Obviously, the young talent was here, but sometimes you've got to add veteran pieces, and [I] wanted to make sure ownership was on board with that stuff. Once Pat had the green light, I think it was great. Right now, we're sitting in first place. You can feel that it's right there, we've just got to go get it.
Did you wonder if you could deliver on his end of the bargain in helping elevate the Panthers to relevance in South Florida?
Luongo: Not really. It crosses your mind sometimes. It's weird, because now I'm 36. Something weird's happening where you're, like, thinking, 'How many years do I have left?' You think that all the time. It's something I think about a lot. Because you don't know, right? I'd love to play til I'm [Jagr's] age, but who knows? There's so many things in between, so it's something that I think about a lot. Probably more than I should. I don't know if that's good or bad. Maybe it's a good thing, it makes me more aware.
And that brings us to convenient storyline of you playing out the string in a return to Florida, which is a storyline you did not particularly enjoy.
Luongo: That's what people said about me when I came back here: 'He came here to retire.' The exact quotes was, 'Ride into the sunset,' all that kind of stuff. That stuff pisses me off because that's not me. I want to win. Yeah, this is home and it's nice, but I want to win. That's why I play hockey. It's not in my system to be like, 'Ah, I'm just going to play hockey because we love it and if we win 10 games this year, it doesn't matter.' That's miserable. That's miserable.
You don't know if you're going to get another chance. That's why these are such important, critical times of the year that every game is so important. I think after last year, a lot of guys realized that. I think for me, personally, in my career I find that I've learned the most out of my failures than by my accomplishments. That's where I've [gotten] the most out of myself and how to deal with things, and how to get better out of all the failures that I've had, which are many and well-documented.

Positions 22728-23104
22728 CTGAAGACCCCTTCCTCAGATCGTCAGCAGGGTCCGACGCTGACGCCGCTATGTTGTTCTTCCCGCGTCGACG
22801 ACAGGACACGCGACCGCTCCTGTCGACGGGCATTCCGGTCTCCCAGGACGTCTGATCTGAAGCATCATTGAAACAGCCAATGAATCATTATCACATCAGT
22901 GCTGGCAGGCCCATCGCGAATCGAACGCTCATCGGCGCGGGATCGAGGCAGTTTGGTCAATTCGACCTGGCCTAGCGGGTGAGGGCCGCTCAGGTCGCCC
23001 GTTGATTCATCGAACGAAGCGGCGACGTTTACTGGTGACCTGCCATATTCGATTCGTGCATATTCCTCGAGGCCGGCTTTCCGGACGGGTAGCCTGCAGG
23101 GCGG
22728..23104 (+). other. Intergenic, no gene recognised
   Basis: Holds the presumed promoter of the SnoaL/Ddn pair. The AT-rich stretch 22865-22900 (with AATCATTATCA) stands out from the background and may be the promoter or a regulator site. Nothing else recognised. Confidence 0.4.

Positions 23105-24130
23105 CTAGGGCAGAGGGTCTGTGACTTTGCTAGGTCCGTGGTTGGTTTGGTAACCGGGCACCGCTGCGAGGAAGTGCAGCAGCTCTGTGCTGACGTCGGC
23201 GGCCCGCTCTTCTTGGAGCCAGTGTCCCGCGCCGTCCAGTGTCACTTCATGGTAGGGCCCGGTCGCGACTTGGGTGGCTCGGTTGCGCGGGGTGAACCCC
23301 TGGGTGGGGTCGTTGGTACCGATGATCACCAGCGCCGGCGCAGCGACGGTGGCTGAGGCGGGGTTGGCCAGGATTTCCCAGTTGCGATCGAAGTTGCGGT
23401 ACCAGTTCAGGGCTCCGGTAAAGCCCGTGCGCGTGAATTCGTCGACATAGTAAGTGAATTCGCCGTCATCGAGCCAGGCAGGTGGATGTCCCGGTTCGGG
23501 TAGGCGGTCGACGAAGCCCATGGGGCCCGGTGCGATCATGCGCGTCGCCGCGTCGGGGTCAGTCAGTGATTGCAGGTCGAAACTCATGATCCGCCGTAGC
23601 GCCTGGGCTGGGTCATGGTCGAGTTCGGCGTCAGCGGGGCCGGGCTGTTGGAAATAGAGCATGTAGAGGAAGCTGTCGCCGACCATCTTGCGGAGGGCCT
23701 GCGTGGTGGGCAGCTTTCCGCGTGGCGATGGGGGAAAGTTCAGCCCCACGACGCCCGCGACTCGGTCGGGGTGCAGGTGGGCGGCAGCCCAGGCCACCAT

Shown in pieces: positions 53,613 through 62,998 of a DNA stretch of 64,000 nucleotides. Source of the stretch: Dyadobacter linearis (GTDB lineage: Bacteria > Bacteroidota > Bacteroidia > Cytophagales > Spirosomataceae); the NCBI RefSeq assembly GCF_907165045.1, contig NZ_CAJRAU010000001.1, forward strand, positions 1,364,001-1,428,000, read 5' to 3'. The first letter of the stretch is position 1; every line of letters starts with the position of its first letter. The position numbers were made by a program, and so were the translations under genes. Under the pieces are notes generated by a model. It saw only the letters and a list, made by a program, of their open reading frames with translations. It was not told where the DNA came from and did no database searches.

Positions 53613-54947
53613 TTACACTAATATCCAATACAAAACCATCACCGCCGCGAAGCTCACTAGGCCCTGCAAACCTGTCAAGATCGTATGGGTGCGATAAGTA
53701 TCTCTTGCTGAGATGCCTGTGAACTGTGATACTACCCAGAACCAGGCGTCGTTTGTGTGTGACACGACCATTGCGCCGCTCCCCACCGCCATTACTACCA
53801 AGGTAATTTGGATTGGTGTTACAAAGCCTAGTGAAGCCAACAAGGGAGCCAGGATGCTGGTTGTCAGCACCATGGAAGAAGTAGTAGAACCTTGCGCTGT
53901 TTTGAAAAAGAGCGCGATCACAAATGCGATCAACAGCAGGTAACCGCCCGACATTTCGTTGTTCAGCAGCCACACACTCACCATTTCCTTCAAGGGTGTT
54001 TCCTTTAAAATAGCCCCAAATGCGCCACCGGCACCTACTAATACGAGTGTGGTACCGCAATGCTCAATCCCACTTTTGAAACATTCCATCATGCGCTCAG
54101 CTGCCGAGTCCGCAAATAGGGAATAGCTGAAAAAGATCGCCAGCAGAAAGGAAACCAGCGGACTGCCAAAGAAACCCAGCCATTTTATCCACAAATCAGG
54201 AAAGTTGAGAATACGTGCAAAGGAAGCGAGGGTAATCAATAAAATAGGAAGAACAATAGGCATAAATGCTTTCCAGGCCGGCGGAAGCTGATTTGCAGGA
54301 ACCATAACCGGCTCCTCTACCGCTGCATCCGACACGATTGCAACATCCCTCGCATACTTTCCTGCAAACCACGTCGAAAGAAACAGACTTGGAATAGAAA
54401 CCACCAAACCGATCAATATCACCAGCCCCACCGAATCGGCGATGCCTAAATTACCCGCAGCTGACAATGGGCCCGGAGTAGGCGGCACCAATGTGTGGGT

Isn't it interesting that a man can take his team to the doorstep [like Luongo did with the Canucks, getting them to a 3-2 lead in the series in the 2011 Stanley Cup finals] and still finds that it counts as a failure?
Luongo: I know. But there's the three games in Boston where things didn't go well and that's what people look at. Especially going into Game 6, I just had a great feeling that that was going to be it, and for some reason it didn't work out. I can't tell you why that happened. I don't have an explanation for it. But I do remember a lot of stuff, and this goes along with maturing and a lot of stuff on the outside that was getting to me, which shouldn't have been. It's stuff I'll probably regret for the rest of my career, the way you handled things and absorb information from the outside that maybe you would have done differently nowadays.
There's still a lot of hockey left in this season. Nothing is guaranteed, and for a Florida team that hasn't won a playoff series since 1996 and has made the playoffs just four times since coming into the league in 1993, the question is whether they're turning one of many corners to come on the path to the ultimate hockey success.
Luongo: Especially coming into this season, I've felt there was a buzz around this team. People were excited about last year and the step that we took. 'Oh, we're close.' But then, obviously, when we were on the streak, that just magnified it so much. Everybody's talking about us in town, which is nice.
The other day, before the last [road] trip, I was watching the sports and we were the lead-off story, which never happens. Usually, we're just a footnote at the end of the sports on TV. This time we were the lead-off. So, people are talking about us, generating a lot of buzz. That's good. They want a winning team. All they want is a winner. I understand that.
That's why I'm here. That's why I play. It all ties in to everything we're talking about. My age, and I think about that stuff. We're right there on the cusp. Right now, it's like the best years to be playing, you know what I mean?
That's why I want to keep it going as long as I can and hopefully perform at this level, if not better. It all ties in together. Sometimes, when you think about it, it's scary, like you don't know what's going to happen. You just try and live in the moment and enjoy it, and that's what I'm doing right now.